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Re: LiFePO4 Batteries: Discussion Thread for Those Using Them as House Banks

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Originally Posted by JmanC View Post
I have some questions if you could answer them all thanks.

Is there any big difference in charging speed with 13.8V vs. 14V vs. 14.6V?
If the charge rate is fixed say at 0.4C.

Do people find it's impractical to not float? If your bank is full my noon with solar & you terminate charge you are now draining the bank instead of having the sun supply much of the loads. I have read a few comments on other forums like Solartalk that you can float at 13.2-13.6V depending on battery without much degradation.

The sterling pro ultra charge goes into standby/conservation mode straight after absorption as far as I can tell, when battery voltage drops below 12.8V it re-enters float. This sounds like a Lead Acid setup & not lifepo4. So where is 12.8V under load in the SoC of a lifepo4 battery? Looks to me like it will drain a fair bit before charger re-enters float. ie by the time the sun is gone.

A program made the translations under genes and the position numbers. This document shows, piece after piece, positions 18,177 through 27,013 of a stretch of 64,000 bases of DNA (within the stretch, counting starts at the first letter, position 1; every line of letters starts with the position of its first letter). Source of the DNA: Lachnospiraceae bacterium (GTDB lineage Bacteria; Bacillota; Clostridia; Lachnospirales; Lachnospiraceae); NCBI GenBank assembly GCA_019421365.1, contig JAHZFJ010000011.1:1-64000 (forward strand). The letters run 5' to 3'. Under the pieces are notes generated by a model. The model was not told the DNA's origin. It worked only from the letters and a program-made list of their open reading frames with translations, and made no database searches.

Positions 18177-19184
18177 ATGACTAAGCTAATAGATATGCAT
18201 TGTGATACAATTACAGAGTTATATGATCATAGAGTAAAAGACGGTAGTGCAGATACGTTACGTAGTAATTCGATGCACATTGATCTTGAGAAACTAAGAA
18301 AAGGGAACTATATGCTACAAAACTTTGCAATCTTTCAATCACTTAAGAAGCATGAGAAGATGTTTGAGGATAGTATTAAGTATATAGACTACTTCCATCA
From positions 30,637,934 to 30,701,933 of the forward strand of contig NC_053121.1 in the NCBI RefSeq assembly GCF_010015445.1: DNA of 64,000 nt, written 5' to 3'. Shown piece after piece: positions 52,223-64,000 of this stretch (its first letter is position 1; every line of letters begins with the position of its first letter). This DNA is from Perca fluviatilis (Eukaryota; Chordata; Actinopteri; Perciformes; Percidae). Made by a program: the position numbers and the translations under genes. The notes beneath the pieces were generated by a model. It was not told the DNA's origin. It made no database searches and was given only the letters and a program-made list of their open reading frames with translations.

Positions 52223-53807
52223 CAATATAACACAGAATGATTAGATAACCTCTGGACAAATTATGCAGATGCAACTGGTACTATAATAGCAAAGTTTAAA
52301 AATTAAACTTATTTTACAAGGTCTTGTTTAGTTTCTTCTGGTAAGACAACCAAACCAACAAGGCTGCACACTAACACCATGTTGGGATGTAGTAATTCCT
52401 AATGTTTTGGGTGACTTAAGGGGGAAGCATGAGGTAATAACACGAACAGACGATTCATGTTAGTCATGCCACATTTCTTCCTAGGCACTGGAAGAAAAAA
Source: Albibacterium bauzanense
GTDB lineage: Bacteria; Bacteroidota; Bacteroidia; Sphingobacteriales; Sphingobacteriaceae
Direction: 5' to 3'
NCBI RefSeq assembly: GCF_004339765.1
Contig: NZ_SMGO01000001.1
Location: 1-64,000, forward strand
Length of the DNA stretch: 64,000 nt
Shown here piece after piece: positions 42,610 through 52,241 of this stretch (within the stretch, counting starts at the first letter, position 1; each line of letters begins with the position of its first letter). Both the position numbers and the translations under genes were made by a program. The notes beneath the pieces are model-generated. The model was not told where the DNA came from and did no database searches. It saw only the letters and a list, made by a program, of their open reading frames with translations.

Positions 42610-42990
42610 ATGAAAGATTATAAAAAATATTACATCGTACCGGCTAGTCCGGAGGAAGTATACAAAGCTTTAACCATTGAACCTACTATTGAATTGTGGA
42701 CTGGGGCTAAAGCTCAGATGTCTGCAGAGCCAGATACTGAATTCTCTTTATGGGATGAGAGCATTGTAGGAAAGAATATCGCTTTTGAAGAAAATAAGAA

How should I use the Sterling Pro for Lifepo4? Lifepo4 preset #1 is only 13.8V with too high a float of 13.8, #2 is 14.6V-too high. But the custom preset by the looks holds absorption time way too long like 3+hours and no way to shorten. Some say use PS mode, but that is just one single voltage to work with.

If sterling adds a custom absorb time, will this be a firmware type update or you gotta buy a whole new unit deal?
I'm interested in these answers as well given that my friend has an older Sterling Pro (Ultra) model which was sold to him on the premise that these same questions were but a thing of the past.
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Old 09-03-2019, 06:31   #6130
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Re: LiFePO4 Batteries: Discussion Thread for Those Using Them as House Banks

Higher voltage delivers more current which charges faster. But saying 0.4C means current is fixed so not sure what you are asking.

Floating reduces battery life. So consensus is to not do that unless you have to. For a small bank you may have to float. With a large enough bank it wont float until end of solar day which is about optimal. If it floats at noon and you need the solar power all day then increasing bank size would be the optimal solution.
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Old 09-03-2019, 07:31   #6131
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Re: LiFePO4 Batteries: Discussion Thread for Those Using Them as House Banks

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Originally Posted by JmanC View Post
I have some questions if you could answer them all thanks.